The statistics about men and suicides are alarming: Though men comprise 49% of the population, they account for 80% of all suicides. Women are twice as likely to be diagnosed with depression, but men die by suicide three times more often, according to the Centers for Disease Control and Prevention.
Men’s depression and suicide are moving targets and their reaches are indiscriminate. In February, successful billionaire Thomas H. Lee was found dead of a self-inflicted gunshot wound in his New York office. Celebrated National Football League offensive tackle Lane Johnson took a timeout during the 2021 season, missing games to address mental health issues. Farmers, anonymous to everyone but those in their community, continued to have one of the highest suicide rates of any demographic in the country this year.
Money, fame and fresh air aren’t protecting men from the risk of succumbing to depressive behaviors.
Local health professionals – Brenton Reuger, master life coach in Charleston and Adam Cowan, former United States Marine and current licensed professional counselor associate of Wellspring Counseling in Greenville – weighed in on some of these sobering statistics with the hope that their reflections and advice will help HealthLinks readers.
Why It Happens
“There are a couple of factors at play here,” Cowan said, discussing the statistical discrepancies. Overall, men are less likely to seek counseling or support than women in general.”
“Many of the labels that men attach to therapy define supportive measures such as coaching or personal development as weakness,” he said. “It can make them averse to seeking help.”
Another component of this issue is that men are less likely to engage in healthy socialization and prone to withdrawal from friends as depression begins its insidious creep into their mind.
“Generally, men are activity-based socializers: barbecues, sports or some other group activity. As we get older and maybe don’t have strong networks such as a club, a church or hobby, we’re less likely to be social. A man might feel constrained by family or work obligations and neglect this area of his life,” said Cowan.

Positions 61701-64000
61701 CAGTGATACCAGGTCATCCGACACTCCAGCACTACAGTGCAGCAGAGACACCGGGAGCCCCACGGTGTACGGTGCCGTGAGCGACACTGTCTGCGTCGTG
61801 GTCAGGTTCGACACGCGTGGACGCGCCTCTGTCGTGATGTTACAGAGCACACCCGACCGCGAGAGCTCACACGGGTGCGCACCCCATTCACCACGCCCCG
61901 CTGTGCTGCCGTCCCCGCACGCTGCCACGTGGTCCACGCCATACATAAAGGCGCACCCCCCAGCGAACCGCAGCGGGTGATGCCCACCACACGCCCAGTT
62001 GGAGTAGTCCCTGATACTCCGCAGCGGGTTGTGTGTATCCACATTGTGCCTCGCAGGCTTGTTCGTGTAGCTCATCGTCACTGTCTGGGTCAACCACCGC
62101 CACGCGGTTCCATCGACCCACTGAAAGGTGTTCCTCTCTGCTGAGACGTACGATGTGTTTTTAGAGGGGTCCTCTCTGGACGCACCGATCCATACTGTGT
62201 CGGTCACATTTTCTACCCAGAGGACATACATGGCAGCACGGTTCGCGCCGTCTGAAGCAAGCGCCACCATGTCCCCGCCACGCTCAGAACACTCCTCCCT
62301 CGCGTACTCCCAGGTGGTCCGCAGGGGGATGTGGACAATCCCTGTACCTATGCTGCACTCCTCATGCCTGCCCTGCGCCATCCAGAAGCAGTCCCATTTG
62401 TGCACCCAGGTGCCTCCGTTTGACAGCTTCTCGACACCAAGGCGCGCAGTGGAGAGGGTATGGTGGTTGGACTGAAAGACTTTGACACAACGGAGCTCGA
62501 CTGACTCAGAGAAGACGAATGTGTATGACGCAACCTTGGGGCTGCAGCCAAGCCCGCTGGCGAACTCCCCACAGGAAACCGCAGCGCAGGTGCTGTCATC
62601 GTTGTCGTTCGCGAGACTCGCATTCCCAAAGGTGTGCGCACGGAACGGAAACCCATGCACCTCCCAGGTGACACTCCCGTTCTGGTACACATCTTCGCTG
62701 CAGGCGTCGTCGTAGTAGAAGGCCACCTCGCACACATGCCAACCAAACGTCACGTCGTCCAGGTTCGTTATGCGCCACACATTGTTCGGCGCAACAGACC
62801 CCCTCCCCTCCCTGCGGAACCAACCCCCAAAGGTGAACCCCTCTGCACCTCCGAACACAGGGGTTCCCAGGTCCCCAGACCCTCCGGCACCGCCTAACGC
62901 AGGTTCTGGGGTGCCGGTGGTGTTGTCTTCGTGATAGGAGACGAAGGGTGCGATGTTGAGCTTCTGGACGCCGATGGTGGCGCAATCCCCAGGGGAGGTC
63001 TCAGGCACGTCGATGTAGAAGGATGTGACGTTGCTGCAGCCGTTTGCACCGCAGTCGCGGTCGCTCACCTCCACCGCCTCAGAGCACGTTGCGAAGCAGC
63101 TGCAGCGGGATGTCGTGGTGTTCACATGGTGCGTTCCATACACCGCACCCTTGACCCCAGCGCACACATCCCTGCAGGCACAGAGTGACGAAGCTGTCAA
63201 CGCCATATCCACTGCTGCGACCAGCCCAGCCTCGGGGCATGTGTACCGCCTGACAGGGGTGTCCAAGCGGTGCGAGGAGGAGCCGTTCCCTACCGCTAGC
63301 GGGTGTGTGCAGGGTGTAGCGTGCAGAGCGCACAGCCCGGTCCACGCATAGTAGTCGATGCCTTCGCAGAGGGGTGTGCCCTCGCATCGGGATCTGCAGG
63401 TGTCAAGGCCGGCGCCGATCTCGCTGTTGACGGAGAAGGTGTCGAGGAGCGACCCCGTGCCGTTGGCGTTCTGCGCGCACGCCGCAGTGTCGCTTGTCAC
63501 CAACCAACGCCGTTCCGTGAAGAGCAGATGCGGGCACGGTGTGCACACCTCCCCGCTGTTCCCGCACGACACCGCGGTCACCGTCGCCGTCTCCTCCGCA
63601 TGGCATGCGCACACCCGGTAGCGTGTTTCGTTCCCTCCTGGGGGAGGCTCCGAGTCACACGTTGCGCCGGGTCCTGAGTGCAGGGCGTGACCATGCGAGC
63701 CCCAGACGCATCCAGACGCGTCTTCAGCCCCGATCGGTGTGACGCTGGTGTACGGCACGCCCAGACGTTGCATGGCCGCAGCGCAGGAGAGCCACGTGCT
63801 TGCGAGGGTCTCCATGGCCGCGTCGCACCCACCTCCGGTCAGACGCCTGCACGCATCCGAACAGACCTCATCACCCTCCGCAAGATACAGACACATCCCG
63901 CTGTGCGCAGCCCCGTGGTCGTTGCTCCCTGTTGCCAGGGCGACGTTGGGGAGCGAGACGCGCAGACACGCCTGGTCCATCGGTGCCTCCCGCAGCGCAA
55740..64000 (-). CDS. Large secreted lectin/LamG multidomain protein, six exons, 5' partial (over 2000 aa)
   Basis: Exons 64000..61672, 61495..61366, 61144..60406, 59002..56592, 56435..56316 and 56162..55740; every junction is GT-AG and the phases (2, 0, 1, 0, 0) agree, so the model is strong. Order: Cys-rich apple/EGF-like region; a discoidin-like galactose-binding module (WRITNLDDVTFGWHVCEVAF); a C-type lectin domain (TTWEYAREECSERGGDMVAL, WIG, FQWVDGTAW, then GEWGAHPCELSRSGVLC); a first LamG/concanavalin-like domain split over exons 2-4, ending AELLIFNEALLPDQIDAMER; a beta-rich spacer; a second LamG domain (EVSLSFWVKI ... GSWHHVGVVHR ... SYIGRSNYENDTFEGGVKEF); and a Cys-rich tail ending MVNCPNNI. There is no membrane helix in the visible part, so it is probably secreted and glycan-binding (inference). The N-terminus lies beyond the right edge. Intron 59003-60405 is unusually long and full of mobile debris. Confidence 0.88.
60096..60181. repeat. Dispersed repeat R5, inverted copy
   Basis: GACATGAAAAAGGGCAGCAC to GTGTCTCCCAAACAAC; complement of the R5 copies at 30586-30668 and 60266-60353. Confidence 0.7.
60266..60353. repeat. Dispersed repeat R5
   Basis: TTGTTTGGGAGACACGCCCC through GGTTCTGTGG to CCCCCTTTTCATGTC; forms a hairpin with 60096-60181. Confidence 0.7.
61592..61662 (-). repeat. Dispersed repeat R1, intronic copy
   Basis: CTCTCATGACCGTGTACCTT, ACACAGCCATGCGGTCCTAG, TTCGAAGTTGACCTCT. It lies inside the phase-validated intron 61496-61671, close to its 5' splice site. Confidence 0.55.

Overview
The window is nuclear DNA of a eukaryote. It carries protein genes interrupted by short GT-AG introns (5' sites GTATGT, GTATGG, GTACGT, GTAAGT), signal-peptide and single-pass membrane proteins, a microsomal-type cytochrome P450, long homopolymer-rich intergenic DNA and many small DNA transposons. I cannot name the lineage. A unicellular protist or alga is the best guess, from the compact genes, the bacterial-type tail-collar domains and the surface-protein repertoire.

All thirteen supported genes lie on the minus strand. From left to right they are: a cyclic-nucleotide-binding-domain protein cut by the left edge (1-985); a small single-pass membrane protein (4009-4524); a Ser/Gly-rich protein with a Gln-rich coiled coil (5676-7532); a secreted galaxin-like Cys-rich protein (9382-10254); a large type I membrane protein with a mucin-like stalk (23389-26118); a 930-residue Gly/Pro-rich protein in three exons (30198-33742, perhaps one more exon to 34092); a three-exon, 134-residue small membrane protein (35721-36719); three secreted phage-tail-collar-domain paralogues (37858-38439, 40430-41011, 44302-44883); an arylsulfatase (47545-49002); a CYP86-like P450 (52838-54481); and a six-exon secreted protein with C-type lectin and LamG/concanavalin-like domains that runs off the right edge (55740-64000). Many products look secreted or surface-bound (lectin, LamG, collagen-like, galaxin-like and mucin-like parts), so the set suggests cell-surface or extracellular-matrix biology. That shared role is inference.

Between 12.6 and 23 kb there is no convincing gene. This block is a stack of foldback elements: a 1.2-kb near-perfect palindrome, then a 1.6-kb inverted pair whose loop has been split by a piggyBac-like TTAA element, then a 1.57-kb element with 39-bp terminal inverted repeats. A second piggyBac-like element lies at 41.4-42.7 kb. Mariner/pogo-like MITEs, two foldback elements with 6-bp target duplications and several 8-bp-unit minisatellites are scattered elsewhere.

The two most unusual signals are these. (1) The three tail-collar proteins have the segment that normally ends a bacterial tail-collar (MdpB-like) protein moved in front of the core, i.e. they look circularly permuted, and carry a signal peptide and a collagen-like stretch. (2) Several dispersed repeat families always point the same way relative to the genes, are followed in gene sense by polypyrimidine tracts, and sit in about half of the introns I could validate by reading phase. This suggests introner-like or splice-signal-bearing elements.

“The lone wolf way of life is proving to be not who we are,” Reuger stressed. “Men thrive in connection, and, when we isolate, we begin to lose that connection and, thus, a part of ourselves.”
Cowan has faced this sense of loneliness firsthand.
“Isolation comes from a deeper place of depression. I’ve experienced this myself when I’m feeling depressed. It’s difficult to put yourself out there,” he said.
Speaking of isolation, the idea that a man should shoulder his burden solo also contributes to a decline into despair.
Both men mention those oft heard bon mots of “pulling yourself up by your bootstraps” or “suck it up, Buttercup,” that, heard in youth, may be woven into a man’s psyche as he gets older. These seemingly innocent comments can stick around for a lifetime.
“Much of what we learn about ourselves, our core beliefs, we develop between the ages of 1 and 8. That’s how we view who we are. That’s what steers the ship,” Reuger explained. “And that tough talk follows you into adulthood.”
Comparison is another pitfall according to Cowan.
“Many men inadvertently nurture their depression by being in comparison mode,” Cowan said. “Comparing one’s life against the success of others can give a person an overly negative assessment of himself and his future and it deflates him.”
These distorted appraisals of one’s life while in the company of peers and friends can further drive a man’s retreat into solitude.
When these contributing factors – fear, shame of weakness, isolation and defeat – finally culminate in a perilous amount of emotional pressure, many men become overwhelmed and see no other way forward.
Reuger discussed the danger of holding it all in: “Men repress emotions they otherwise need to express and avoid conversations they should have. This repression can make men a shell of who they truly are. All those stifled emotions come to a head and, well, men don’t know where to go. There is difficulty navigating the psychological and emotional realms for us and oftentimes it gets so bad, men don’t see any other way out.”
Though there are scores of forewarnings that can indicate a man may be slipping into the grips of depression, some of the more common indicators, according to Cowan, are: